From a quantitative point of view which information is significant, what can be ignored?


From the following 10-Q information, the bold highlighted rows are most significant:

  • Net sales
  • Cost of sales
  • Gross margin

  • Operating expenses:

    • Research and development
    • Selling, general and administrative
    • Total operating expenses
  • Operating income

  • Other income/(expense), net
  • Income before provision for income taxes
  • Provision for income taxes
  • Net income

  • Earnings per Share

    • Basic
    • Diluted
  • Shares used in computing earnings per share:

    • Basic
    • Diluted
  • Cash dividends declared per share

But keep in mind: this selection is not frozen in time. Some would argue that Net Income is also necessary.

  • $\begingroup$ By "significant" I assume you mean in terms of market impact. That these figures will cause a significant stock price reaction of they differ from expectations, i.e a "miss" or a "beat". $\endgroup$ – noob2 Sep 20 '17 at 23:55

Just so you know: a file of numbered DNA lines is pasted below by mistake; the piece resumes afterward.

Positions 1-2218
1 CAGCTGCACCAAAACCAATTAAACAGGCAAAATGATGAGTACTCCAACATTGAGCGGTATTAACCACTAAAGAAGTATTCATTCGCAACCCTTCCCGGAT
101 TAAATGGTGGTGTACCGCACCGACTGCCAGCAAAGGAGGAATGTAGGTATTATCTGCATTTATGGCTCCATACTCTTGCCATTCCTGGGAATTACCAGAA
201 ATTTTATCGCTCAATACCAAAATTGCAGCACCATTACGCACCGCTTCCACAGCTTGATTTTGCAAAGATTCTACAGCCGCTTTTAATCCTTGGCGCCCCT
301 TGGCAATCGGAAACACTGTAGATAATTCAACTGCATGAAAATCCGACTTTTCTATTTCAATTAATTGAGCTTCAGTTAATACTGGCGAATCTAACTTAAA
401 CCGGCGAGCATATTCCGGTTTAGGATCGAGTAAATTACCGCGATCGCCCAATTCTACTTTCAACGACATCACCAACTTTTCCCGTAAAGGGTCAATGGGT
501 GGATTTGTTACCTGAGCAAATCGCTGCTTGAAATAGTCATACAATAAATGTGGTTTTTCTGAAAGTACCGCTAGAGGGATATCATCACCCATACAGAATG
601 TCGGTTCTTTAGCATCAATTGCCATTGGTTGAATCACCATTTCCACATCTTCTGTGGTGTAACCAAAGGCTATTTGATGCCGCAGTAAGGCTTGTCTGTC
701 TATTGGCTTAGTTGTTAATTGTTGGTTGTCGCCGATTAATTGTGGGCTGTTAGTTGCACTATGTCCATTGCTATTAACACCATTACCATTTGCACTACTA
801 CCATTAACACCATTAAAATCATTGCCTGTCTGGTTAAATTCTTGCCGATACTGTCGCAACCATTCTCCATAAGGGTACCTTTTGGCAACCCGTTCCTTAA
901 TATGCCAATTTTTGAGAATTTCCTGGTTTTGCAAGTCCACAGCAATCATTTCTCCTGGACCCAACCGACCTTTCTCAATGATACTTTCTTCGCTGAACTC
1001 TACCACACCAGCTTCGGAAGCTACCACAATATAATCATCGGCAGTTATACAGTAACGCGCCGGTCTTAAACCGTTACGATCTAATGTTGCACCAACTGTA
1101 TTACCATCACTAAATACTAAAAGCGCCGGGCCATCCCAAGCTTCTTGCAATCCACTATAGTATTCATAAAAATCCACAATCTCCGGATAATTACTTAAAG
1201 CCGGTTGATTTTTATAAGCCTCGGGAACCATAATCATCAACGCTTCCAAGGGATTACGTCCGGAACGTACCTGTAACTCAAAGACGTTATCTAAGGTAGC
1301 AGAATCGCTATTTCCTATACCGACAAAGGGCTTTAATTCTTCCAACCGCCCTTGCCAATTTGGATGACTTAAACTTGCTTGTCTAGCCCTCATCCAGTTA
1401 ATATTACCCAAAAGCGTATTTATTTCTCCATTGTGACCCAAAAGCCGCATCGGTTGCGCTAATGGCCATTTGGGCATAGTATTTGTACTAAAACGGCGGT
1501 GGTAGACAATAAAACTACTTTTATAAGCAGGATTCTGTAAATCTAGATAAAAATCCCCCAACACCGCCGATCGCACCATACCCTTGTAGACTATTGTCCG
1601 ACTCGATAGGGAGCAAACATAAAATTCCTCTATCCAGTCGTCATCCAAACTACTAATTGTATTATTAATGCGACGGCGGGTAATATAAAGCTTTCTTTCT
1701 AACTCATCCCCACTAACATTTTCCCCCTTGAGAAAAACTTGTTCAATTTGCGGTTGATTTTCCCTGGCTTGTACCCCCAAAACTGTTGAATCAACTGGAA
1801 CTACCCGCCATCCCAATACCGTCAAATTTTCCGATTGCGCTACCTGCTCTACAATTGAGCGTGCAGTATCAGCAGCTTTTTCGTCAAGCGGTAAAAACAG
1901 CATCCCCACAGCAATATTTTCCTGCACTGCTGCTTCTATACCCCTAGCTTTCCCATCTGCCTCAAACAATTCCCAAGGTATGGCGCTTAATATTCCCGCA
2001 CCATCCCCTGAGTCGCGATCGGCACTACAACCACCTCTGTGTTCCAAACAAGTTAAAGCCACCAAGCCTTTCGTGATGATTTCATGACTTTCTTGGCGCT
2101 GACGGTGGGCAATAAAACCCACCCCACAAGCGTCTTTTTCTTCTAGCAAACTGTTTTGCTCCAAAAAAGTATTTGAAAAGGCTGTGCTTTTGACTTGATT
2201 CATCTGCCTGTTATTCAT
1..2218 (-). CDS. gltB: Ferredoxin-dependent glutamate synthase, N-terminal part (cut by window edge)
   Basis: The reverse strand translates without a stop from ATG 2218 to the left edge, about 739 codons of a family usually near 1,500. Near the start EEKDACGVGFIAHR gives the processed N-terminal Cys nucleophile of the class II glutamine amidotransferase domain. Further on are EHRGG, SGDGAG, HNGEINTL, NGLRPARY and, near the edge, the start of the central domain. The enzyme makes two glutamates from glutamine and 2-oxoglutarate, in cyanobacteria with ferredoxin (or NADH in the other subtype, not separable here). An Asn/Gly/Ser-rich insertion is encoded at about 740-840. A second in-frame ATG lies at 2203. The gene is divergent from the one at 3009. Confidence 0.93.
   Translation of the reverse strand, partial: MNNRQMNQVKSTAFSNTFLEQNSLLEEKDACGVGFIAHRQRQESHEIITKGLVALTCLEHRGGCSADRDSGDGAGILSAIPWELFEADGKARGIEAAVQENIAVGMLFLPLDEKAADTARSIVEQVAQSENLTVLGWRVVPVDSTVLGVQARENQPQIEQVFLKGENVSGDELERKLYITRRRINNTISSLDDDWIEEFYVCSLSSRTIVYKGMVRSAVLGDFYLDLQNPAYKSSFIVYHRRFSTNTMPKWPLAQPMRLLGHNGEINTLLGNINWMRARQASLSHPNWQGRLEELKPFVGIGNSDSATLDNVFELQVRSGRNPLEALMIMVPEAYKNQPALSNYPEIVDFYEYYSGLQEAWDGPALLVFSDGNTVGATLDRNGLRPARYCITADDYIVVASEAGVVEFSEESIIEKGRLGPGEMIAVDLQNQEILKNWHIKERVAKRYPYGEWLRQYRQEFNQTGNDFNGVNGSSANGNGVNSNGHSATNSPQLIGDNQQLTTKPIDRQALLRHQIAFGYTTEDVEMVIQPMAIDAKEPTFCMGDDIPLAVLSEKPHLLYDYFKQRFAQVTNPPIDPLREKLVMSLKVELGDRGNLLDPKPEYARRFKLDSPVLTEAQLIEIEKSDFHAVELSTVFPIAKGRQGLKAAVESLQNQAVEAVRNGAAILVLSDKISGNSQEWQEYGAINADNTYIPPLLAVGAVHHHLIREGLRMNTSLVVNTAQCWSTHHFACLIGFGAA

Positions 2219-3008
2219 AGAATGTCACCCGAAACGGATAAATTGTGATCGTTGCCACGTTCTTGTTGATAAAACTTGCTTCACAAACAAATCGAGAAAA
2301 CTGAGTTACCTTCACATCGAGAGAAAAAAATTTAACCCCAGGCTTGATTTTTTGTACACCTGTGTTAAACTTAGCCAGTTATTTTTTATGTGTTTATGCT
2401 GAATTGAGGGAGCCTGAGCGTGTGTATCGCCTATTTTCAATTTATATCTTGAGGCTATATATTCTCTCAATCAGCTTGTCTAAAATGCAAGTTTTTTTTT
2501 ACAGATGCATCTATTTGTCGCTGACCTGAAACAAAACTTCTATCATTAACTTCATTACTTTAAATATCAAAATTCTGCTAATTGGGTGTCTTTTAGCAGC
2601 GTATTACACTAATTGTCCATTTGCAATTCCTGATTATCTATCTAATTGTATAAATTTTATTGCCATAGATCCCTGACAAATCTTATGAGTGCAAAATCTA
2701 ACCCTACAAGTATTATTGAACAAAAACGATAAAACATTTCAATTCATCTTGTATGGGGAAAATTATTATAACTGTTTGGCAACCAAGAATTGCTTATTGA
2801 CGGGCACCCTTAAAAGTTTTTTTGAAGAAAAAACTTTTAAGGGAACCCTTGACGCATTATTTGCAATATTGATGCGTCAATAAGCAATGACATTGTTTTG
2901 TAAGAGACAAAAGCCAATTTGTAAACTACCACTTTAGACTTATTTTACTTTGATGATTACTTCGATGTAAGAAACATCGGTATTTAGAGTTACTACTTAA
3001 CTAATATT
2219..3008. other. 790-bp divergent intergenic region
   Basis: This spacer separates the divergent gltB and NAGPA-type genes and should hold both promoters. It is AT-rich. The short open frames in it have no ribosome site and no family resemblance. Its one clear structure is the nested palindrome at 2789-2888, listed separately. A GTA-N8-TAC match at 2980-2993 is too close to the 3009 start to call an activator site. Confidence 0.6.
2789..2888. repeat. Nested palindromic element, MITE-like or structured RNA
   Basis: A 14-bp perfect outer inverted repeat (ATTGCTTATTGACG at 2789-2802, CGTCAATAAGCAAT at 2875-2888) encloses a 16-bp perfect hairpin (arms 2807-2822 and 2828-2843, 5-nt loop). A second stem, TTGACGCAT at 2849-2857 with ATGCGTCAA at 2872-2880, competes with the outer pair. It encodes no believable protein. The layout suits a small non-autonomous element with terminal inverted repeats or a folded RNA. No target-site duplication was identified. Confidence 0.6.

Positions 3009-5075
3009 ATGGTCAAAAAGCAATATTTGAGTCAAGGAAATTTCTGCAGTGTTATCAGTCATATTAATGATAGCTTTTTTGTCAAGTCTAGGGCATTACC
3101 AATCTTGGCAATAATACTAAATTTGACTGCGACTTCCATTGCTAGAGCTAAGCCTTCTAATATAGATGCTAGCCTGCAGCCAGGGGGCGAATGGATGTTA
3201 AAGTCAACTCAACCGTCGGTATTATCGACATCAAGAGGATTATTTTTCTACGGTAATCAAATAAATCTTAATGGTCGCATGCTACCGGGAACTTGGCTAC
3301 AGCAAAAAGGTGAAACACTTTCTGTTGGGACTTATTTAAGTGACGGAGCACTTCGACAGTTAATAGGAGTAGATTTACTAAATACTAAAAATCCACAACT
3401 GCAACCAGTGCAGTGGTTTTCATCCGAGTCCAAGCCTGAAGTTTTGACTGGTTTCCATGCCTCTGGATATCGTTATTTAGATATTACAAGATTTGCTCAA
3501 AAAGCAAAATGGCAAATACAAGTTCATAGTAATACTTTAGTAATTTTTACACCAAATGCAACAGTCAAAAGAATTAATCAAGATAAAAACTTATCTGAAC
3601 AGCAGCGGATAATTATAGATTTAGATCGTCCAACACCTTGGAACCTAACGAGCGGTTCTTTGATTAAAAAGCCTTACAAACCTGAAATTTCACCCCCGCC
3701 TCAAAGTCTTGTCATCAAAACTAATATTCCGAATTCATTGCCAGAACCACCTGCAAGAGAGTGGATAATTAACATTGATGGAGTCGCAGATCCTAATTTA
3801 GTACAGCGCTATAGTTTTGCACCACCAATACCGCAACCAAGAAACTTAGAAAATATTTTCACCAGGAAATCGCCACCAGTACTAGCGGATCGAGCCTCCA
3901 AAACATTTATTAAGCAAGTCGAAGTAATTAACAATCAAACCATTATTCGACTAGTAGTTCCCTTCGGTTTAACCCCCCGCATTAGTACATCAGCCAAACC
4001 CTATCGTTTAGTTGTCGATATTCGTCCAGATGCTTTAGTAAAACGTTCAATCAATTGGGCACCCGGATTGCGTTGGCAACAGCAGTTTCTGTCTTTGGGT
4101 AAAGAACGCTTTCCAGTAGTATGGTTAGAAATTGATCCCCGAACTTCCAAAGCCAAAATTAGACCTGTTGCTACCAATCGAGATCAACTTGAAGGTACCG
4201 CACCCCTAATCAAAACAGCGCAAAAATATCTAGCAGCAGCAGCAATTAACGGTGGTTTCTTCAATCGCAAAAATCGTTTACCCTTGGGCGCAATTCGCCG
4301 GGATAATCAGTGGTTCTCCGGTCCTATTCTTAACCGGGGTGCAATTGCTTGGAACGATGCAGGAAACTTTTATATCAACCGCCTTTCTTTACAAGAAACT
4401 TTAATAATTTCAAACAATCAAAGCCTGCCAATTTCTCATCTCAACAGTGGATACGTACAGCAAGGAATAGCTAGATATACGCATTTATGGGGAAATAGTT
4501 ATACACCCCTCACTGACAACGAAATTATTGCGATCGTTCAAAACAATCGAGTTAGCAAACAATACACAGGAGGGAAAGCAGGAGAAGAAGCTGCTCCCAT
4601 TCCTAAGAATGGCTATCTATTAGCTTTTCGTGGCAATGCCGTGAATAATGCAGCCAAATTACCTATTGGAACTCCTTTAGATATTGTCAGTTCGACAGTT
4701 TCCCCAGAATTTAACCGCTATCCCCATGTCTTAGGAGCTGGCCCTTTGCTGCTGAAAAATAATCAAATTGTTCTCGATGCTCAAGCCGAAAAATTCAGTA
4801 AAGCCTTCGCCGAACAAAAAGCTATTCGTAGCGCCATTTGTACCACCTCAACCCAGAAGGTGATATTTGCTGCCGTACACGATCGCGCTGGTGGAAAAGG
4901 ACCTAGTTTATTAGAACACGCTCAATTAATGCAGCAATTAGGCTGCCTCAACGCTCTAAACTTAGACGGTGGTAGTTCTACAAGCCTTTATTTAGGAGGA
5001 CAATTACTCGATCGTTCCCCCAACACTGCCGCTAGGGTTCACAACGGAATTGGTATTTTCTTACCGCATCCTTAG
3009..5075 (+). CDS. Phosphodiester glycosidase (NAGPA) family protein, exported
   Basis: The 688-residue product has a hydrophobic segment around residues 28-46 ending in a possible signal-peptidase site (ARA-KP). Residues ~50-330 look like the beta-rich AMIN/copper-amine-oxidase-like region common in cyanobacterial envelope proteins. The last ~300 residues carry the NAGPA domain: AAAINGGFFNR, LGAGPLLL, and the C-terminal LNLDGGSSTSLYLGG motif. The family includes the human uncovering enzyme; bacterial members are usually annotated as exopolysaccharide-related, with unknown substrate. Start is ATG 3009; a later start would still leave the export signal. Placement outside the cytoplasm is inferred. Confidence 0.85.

• 1
    $\begingroup$ Not really. By "significant" I mean "relevant" or the key financial figures that most participants look at. If you are looking for a figure for a significant stock price reaction, then EPS (diluted) would be the most relevant number. Comparing the Analyst expectations with the recent published numbers causes is often a stock price reaction. Net sales is also a relevant figure, especially when Company is generating no significant earnings. Amazon for instance, has high Revenue Growth, but they are directly investing their cash into new segments, therefore, their EPS is comparatively small. $\endgroup$ – Peter Sep 21 '17 at 5:32

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